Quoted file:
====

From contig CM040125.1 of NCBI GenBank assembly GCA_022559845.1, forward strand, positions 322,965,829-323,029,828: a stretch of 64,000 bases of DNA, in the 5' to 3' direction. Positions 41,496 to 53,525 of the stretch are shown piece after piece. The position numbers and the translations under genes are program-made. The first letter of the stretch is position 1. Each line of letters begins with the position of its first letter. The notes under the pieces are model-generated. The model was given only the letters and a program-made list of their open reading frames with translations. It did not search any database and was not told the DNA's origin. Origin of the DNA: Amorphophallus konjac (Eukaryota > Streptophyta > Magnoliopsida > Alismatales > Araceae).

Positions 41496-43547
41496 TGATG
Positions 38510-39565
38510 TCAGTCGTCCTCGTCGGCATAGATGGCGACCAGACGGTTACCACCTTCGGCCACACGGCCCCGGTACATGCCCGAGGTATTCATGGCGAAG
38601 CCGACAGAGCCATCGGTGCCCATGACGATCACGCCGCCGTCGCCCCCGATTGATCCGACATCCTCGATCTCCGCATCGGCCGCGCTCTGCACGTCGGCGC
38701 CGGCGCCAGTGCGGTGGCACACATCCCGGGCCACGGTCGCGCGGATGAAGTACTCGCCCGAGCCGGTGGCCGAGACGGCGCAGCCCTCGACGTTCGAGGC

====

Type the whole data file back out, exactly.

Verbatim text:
From contig CM040125.1 of NCBI GenBank assembly GCA_022559845.1, forward strand, positions 322,965,829-323,029,828: a stretch of 64,000 bases of DNA, in the 5' to 3' direction. Positions 41,496 to 53,525 of the stretch are shown piece after piece. The position numbers and the translations under genes are program-made. The first letter of the stretch is position 1. Each line of letters begins with the position of its first letter. The notes under the pieces are model-generated. The model was given only the letters and a program-made list of their open reading frames with translations. It did not search any database and was not told the DNA's origin. Origin of the DNA: Amorphophallus konjac (Eukaryota > Streptophyta > Magnoliopsida > Alismatales > Araceae).

Positions 41496-43547
41496 TGATG
Positions 38510-39565
38510 TCAGTCGTCCTCGTCGGCATAGATGGCGACCAGACGGTTACCACCTTCGGCCACACGGCCCCGGTACATGCCCGAGGTATTCATGGCGAAG
38601 CCGACAGAGCCATCGGTGCCCATGACGATCACGCCGCCGTCGCCCCCGATTGATCCGACATCCTCGATCTCCGCATCGGCCGCGCTCTGCACGTCGGCGC
38701 CGGCGCCAGTGCGGTGGCACACATCCCGGGCCACGGTCGCGCGGATGAAGTACTCGCCCGAGCCGGTGGCCGAGACGGCGCAGCCCTCGACGTTCGAGGC